Here’s a few tips courtesy of Sacred Rides to keep your bike in tip-top shape:
#1: Keep it clean!
Want to extend the life of your ride? Keeping it clean on a consistent basis is a sure-fire way of doing so.
What to do: Use a basic biodegradable cleaner such as Simple Green, a sponge, a towel and an old toothbrush to clean everything: the frame, chain, chain rings, cassette, derailleurs, pedals, brakes, and seat. No need to use bucket-loads of water or (especially) strong jets; a gentle rain-like spray or mist will do just fine to rinse away any soap residue. Also, remove the seat post for a thorough clean, and add a small amount of bike grease before reinstalling it. Your local bike shop’s mechanic will thank you!
#2: Check your brakes.
Brakes are a vital part of your bike, and ensuring they are in good working condition and properly adjusted can mean the difference between a flawlessly-maneuvered corner and losing control, which could lead to serious injuries. Keep the brakes performing properly and they’ll look after you in turn.
What to do: Check the brake pads, the small rectangular metallic and/or rubberized surface that actually rubs against the disk (or wheel rim). These wear down over time and need to be replaced. Use a flashlight to assess whether the pads are wearing evenly and replace them if they show excessive wear.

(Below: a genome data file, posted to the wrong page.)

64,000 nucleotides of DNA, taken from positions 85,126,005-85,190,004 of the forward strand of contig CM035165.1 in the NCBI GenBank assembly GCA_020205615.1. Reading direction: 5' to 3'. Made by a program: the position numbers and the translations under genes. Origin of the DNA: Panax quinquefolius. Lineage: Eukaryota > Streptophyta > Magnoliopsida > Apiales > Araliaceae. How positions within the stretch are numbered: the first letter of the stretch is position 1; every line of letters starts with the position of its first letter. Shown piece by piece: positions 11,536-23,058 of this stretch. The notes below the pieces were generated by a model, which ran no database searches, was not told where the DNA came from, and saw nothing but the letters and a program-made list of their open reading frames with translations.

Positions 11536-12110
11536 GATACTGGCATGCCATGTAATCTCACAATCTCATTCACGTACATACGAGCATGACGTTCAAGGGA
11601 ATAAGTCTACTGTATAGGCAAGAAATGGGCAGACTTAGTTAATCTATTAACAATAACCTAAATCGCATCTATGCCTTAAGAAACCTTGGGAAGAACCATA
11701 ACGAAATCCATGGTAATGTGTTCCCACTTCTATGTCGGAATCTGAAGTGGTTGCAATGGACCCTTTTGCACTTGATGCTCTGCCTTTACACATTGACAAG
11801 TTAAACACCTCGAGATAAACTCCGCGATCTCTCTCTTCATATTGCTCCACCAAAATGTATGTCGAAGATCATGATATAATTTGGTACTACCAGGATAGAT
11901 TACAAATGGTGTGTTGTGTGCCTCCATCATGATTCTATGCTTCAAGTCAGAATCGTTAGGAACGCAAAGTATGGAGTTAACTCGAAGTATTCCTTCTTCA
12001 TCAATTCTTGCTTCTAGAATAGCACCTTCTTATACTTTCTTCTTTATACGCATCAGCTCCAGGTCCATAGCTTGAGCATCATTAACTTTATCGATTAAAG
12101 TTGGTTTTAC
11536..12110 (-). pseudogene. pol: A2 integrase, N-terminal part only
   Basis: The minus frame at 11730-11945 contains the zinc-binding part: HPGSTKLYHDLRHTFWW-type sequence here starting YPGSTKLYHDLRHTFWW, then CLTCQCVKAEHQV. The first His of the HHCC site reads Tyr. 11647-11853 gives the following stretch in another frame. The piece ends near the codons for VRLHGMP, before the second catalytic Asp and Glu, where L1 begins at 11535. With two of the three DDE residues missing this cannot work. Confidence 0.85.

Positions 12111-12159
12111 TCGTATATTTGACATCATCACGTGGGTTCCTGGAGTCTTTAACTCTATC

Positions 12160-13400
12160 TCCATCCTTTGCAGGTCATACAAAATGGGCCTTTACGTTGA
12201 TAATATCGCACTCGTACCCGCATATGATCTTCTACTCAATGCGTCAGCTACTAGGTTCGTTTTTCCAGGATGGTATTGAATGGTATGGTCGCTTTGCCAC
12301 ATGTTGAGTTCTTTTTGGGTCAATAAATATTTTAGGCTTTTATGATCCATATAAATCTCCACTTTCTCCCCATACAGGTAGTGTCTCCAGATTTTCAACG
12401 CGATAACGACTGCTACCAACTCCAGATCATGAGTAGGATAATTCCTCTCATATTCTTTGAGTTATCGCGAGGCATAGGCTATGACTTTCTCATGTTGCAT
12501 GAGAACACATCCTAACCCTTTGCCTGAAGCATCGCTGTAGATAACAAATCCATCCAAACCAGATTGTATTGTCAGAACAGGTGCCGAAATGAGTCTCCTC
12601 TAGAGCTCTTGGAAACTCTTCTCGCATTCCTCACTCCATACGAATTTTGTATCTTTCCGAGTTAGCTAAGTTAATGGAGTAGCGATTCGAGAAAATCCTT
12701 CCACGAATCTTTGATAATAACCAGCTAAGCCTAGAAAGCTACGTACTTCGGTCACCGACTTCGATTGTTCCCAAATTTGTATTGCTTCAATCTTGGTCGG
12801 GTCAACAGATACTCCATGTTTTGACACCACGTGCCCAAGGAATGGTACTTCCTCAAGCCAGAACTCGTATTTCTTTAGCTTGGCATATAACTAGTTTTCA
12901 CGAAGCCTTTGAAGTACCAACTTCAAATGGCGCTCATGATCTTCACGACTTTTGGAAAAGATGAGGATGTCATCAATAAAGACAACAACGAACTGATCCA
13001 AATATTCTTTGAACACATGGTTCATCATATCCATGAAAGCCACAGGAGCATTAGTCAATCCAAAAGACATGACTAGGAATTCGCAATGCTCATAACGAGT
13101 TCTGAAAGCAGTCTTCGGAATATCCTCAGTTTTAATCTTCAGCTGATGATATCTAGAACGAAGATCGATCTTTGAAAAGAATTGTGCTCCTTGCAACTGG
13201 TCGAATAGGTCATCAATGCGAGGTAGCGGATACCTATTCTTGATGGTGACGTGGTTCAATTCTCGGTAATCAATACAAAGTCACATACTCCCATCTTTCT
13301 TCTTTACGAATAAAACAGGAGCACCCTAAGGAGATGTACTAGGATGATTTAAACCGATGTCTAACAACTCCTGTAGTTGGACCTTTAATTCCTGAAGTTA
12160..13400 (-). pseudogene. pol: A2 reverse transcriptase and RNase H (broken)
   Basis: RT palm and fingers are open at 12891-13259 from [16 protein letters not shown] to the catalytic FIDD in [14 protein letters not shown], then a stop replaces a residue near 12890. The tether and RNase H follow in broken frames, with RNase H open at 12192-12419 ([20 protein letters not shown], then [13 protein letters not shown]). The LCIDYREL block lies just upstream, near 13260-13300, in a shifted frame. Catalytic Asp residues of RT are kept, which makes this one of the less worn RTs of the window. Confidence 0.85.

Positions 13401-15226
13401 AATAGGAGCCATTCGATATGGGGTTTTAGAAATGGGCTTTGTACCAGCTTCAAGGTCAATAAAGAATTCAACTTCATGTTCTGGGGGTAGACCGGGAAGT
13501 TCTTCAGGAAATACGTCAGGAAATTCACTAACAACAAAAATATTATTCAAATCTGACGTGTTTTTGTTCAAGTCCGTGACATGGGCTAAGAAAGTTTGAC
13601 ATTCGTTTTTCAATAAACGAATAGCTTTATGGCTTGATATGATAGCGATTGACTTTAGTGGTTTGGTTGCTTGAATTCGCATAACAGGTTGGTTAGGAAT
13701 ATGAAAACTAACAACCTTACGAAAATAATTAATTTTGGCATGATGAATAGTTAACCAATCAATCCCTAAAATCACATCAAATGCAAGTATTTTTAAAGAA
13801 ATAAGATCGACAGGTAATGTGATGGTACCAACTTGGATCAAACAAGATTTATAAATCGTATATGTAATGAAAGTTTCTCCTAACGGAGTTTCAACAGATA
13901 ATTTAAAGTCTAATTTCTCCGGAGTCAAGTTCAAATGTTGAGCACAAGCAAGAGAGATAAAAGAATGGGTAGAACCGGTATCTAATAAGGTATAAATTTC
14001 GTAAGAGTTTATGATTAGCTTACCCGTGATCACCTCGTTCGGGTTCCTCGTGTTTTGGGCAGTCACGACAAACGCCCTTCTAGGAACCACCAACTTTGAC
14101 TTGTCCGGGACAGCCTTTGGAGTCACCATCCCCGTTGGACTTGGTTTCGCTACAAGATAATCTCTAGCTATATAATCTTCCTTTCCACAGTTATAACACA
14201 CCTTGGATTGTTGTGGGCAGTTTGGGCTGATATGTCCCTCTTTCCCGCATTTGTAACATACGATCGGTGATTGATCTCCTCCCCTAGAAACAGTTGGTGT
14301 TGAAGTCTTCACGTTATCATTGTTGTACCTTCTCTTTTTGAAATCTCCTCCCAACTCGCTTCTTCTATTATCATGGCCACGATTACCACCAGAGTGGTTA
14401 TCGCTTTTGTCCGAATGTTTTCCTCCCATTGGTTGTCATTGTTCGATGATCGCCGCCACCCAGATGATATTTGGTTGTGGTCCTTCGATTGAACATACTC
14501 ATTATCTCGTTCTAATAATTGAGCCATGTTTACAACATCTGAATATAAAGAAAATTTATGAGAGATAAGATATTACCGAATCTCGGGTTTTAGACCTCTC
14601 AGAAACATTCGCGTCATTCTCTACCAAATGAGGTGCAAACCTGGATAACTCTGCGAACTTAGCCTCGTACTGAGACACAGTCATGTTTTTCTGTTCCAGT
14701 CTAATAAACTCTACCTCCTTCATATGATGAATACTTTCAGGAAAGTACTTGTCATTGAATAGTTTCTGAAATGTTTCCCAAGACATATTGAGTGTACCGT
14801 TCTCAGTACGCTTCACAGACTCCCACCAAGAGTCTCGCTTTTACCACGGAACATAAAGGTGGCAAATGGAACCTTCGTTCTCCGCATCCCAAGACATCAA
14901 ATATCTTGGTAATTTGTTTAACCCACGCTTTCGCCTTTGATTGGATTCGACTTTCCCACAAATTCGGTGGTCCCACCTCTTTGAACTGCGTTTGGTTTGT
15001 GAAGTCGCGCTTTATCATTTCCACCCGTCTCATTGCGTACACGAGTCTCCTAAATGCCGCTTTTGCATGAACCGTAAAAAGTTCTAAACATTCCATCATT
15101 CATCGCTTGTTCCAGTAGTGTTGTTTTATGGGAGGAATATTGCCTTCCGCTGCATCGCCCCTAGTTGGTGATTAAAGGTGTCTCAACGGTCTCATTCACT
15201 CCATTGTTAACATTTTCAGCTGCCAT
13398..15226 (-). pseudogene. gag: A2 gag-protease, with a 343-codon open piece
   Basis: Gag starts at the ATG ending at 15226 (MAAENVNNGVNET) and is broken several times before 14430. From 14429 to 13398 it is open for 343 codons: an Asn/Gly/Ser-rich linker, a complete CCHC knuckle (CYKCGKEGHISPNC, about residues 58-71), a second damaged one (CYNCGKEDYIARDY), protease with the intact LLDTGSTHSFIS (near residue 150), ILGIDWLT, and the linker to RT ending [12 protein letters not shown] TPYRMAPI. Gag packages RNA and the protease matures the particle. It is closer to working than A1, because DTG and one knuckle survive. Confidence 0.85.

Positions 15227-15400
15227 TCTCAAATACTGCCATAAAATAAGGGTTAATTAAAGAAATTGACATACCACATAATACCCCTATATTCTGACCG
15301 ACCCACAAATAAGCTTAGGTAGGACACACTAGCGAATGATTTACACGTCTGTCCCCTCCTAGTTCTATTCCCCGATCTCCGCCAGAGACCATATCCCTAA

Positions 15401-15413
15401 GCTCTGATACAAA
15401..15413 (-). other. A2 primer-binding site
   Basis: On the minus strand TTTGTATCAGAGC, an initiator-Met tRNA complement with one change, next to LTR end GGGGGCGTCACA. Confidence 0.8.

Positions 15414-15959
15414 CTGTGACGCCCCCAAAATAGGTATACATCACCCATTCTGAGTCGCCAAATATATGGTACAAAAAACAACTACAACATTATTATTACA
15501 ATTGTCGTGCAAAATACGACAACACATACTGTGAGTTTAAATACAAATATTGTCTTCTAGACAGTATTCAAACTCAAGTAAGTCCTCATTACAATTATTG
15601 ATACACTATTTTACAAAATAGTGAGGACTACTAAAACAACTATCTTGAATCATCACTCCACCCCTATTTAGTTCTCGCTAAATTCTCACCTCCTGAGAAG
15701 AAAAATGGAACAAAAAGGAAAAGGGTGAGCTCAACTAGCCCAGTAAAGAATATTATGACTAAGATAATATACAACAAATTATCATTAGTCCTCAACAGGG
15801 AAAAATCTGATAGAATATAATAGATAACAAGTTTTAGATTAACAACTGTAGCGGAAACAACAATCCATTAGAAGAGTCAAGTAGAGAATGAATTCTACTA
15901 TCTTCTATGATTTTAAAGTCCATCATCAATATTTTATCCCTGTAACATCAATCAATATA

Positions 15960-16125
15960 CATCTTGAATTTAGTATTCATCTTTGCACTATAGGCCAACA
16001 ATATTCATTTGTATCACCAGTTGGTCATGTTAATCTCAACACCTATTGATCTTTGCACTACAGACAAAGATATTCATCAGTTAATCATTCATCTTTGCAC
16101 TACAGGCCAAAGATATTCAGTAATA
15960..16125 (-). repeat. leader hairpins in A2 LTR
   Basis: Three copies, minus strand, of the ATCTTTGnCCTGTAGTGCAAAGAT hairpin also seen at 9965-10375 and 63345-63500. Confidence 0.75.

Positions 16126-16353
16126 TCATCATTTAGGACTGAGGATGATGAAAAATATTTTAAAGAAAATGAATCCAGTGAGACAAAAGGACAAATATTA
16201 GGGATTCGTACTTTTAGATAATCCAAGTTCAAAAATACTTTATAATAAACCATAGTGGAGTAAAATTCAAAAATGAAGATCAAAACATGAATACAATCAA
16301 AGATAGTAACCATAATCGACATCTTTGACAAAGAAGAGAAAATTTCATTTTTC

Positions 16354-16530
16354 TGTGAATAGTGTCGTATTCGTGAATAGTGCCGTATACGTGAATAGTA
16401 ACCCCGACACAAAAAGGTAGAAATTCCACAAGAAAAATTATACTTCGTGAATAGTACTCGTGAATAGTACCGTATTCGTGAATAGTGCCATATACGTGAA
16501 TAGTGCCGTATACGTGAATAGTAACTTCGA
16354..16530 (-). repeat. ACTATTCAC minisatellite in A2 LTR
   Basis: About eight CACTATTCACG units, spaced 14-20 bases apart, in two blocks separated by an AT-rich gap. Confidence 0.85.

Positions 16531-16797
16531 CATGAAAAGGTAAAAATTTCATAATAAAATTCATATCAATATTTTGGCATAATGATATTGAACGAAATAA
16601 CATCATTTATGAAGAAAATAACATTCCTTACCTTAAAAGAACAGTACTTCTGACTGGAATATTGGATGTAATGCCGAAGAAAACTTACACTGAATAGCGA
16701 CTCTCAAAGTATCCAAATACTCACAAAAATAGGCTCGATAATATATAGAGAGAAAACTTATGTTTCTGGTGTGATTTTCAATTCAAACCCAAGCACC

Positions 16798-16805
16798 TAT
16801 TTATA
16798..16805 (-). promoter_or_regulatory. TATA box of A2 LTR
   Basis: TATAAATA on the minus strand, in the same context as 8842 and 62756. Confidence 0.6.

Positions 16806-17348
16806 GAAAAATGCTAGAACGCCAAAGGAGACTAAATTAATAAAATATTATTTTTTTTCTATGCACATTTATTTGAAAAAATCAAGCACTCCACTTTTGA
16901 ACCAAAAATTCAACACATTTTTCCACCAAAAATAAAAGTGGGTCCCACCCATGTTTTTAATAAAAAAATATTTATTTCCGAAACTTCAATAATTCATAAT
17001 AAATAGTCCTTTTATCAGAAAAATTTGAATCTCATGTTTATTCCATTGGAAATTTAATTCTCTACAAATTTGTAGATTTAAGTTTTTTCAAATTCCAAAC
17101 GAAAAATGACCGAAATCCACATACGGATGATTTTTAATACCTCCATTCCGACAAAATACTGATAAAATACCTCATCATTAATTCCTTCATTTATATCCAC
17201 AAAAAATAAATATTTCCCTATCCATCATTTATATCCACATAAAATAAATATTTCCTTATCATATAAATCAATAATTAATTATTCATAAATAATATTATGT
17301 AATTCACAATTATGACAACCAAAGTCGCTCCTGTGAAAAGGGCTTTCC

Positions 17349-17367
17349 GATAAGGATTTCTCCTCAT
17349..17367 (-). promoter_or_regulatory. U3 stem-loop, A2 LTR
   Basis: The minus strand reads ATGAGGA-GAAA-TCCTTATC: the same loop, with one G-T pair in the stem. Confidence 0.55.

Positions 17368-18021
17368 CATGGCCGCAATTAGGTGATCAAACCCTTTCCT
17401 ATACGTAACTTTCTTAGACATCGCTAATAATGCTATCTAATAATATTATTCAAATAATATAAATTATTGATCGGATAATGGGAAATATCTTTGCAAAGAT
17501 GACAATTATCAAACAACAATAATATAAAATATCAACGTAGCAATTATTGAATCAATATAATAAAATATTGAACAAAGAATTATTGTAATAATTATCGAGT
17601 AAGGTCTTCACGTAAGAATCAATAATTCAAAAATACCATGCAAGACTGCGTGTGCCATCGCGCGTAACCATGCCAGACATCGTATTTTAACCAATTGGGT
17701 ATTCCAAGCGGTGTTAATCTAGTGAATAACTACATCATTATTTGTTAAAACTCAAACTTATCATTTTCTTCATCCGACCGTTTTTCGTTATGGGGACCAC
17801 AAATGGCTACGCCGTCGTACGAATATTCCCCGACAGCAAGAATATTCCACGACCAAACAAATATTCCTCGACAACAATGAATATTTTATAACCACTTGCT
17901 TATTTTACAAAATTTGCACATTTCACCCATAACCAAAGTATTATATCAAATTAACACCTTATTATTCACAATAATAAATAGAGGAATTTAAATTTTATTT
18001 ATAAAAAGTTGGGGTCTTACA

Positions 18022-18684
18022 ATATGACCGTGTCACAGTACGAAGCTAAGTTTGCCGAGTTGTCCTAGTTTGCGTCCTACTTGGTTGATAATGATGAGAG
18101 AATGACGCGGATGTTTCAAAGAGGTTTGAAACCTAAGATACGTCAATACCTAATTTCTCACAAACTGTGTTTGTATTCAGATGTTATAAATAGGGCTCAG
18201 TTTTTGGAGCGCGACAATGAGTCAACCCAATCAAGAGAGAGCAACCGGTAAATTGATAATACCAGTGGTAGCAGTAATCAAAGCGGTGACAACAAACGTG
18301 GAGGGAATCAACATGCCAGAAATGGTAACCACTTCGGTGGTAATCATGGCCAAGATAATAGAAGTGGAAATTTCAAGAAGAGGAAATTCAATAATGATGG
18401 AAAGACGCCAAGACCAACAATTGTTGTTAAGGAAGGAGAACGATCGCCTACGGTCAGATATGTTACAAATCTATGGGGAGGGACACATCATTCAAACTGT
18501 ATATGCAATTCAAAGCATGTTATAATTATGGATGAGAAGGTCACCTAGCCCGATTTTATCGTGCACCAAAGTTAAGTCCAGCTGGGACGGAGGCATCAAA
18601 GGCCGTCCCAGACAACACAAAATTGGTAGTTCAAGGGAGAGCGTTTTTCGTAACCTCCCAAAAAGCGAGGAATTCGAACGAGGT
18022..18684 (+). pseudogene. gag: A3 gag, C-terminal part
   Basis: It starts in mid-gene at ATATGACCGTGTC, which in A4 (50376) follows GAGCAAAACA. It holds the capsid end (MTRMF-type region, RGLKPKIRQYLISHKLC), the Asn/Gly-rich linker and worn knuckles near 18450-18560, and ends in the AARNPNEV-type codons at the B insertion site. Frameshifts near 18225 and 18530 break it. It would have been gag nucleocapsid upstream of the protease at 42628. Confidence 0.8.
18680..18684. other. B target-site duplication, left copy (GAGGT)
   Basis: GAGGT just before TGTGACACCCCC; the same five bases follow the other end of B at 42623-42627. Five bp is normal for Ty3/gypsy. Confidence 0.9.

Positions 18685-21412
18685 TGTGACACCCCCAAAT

#3: Watch your wheels.
Wheels (rims) hold your tires in place and provide stability and smoothness while riding. Properly tuned and trued wheels (that don’t wobble or rub against the brakes) mean consistent contact between tires and dirt.
What to do: Elevate your bike and spin the wheels; both should move smoothly, without wobbling. A wobbly rim can be adjusted with a spoke wrench – a simple fix a bike mechanic should take on if you’re not sure what you’re doing. Replace your wheels if denting or other damage is excessive.
#4: Inspect the drivetrain.
A bike’s drivetrain includes the pedals, chain, chainring, derailleur (the ingenious little device that moves the chain to make riding easier or harder) and rear-wheel cassette (the set of teeth attached to your rear wheel). The drivetrain is important because it transfers the power generated by your legs to the rear wheel, which moves the bike.
What to do: You’ll likely need a partner or bike stand to assist with this part of the tune-up. Raise the rear wheel and spin as you did when checking the wheels (task #3 above). This time, shift through all the gears. Shifting should be smooth and easy to perform. Inspect the chain, chainrings, derailleur and cassette for damage (excessive wear, missing teeth, dents, scrapes, etc.). Note that small chainrings wear out sooner than large chainrings, and that the chain is the most frequently replaced component of the drivetrain (should be done every 2,000-3,000 miles). Replacement cost is generally between $20 and $50. Waiting too long to replace a chain will wear down the other drivetrain components faster. If shifting is not smooth, it’s best to take your bike to a repair shop to have it looked at by a professional.
#5: Check both tires.